Book 20: Salvage the Bones–Jesmyn Ward

This book hurt my feelings. I finished reading it and was pouting. And sad. And I wanted to reach over and hold my dog and cry until he squirmed out of my arms and looked at me like I was out of my mind before he promptly got up and resettled himself on another part of the couch, far away from me.

It was a bit of a slow start for me, and I won’t say it really ever became a page turner for me, but it wasn’t about halfway through until I really got invested in the characters enough to read for any long period of time.

You can read the synopsis to know it’s about a family in the days leading up to, and after Hurricane Katrina, so you know there’s some devastation coming. But the way it unfolded still stung more than I expected it to.

As someone who wasn’t directly impacted by Katrina–it was supposed to hit us in N. Florida but turned in the last couple of days–most of my initial information about the storm came from the news, like everyone else. I knew enough about storms and racism and news coverage to know that how the folks who “chose” to stay were portrayed and talked about was utter garbage. I knew that not everyone has the ability to just get up and leave, and having a father who grew up in South Florida, I also knew that the mentality of riding out a storm was completely normal and overwhelmingly common. What none of us knew, was that this storm would mark a new era of superstorms that came not once every 500 years or even every 50 years, but pretty much every year onward, thanks to climate change.

What was remarkable about this book was that it wasn’t about Katrina. It was about a family. And that family’s day-to-day life–their relationships with each other, with other people, their hobbies, their passions, their conflicts, etc. What was so poignant about the book is the way that Ward explains, without explaining, how and why folks may not have been all up in arms about the storm, why people may not have evacuated, reasons that have nothing to do with being stubborn or ignorant or brave, as well as how and why folks did what they did after the storm, reasons that have nothing to do with being criminal or ghetto.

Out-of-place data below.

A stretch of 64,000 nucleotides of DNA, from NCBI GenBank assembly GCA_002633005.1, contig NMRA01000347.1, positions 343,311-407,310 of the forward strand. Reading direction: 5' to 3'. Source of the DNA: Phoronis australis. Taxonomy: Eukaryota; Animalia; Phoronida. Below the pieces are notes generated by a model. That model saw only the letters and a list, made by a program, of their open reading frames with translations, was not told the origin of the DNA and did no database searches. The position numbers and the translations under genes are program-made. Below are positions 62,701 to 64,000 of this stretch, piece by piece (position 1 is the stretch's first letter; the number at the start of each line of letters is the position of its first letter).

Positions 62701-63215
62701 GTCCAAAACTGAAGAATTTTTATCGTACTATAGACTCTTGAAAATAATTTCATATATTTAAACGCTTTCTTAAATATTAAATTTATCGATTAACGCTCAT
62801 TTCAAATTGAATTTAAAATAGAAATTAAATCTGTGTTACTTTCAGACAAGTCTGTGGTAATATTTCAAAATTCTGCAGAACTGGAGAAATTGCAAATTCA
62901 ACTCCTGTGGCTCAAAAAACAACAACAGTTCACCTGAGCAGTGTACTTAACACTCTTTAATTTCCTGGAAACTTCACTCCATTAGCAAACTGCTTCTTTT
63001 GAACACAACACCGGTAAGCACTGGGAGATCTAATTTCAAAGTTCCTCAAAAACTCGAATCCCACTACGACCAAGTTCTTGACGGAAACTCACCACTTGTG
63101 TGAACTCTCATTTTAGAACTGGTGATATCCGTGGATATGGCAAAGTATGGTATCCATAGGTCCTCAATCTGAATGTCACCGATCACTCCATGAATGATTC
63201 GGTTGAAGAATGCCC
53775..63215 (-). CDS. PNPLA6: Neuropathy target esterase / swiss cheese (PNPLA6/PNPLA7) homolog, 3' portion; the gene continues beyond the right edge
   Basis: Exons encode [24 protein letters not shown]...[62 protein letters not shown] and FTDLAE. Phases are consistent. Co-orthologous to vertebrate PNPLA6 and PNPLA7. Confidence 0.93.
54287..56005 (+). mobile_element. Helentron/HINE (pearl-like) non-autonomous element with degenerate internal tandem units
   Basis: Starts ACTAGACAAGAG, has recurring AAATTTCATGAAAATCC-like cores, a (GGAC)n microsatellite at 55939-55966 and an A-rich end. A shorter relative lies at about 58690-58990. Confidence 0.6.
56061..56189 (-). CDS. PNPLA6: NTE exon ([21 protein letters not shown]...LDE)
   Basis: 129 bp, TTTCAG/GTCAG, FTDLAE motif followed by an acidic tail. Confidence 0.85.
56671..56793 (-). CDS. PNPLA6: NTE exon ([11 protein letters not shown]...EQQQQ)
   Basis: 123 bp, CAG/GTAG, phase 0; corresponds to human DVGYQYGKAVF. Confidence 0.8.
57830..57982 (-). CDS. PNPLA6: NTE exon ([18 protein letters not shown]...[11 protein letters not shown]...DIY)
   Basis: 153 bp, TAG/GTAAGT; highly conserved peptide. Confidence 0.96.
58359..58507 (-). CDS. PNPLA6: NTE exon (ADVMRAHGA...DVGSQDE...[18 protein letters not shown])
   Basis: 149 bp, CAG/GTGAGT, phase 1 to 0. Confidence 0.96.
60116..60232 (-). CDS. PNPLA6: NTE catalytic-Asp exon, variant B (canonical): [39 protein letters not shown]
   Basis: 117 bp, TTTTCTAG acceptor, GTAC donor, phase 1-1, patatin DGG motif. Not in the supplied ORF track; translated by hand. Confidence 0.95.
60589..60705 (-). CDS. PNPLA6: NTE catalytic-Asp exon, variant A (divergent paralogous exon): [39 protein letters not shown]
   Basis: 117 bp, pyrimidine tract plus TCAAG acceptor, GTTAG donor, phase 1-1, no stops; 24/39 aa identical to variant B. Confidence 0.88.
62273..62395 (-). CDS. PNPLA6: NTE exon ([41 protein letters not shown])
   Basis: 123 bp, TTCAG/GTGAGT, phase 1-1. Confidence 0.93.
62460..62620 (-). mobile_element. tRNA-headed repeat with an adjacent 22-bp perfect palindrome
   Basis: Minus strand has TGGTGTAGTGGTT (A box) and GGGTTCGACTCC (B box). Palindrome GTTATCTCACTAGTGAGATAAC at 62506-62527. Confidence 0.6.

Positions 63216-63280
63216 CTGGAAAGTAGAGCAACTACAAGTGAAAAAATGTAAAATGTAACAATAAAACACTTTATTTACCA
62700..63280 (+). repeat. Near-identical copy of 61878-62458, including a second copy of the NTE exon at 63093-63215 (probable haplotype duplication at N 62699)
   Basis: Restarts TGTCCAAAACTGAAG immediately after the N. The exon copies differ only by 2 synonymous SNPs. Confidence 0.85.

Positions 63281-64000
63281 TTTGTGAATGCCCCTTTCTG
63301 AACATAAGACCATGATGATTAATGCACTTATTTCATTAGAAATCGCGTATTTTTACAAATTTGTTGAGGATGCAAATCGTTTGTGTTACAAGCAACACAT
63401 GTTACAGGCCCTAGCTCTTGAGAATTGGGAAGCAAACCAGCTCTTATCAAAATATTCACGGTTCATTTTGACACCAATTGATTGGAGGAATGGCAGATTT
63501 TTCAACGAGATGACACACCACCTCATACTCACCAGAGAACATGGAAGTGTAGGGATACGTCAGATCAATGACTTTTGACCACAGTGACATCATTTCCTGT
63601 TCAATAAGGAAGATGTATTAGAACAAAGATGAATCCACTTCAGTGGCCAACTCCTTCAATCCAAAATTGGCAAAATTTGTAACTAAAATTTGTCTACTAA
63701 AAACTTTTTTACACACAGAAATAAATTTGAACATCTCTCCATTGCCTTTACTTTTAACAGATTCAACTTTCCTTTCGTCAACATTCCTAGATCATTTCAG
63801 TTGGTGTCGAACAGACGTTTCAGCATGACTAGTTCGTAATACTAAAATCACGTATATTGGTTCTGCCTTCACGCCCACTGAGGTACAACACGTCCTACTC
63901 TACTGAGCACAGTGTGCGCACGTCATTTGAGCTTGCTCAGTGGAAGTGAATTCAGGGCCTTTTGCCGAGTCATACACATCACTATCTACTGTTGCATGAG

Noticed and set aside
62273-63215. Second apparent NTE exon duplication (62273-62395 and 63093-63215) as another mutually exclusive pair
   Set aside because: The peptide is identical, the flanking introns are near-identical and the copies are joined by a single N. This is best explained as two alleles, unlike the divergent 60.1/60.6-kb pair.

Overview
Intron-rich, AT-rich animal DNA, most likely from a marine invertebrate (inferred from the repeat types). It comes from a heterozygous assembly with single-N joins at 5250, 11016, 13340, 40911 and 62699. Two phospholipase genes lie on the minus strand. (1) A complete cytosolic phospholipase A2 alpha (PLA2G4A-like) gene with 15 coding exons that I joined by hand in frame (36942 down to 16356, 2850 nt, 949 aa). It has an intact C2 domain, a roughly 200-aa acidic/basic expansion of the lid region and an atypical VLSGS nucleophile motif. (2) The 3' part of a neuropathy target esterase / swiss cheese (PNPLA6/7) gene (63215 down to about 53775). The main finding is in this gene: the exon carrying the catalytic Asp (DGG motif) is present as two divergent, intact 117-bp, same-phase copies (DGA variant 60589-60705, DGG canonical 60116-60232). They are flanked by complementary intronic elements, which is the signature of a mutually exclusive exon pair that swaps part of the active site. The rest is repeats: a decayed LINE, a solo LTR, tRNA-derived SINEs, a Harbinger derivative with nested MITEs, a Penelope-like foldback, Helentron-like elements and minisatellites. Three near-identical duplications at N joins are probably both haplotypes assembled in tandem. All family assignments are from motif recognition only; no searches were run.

Moreover, the structure of the book really emphasized how quickly a person’s entire existence can shift. Each chapter was one day in this family’s life, and in the 9 days leading up to the storm, their lives were consumed with other events, milestones, personal discoveries, feuds, etc. In a matter of hours, all of those life-consuming issues were rendered completely unimportant. In a matter of hours, issues each character had spent days or weeks stressing, lamenting, worrying about no longer seemed worthy of losing sleep over as the real losses and potential for loss presented themselves.

This story challenges you…it doesn’t have any semblance of a neat ending or even closure. It ends with an ellipsis, leaving you unsettled and raw. Much like life generally does.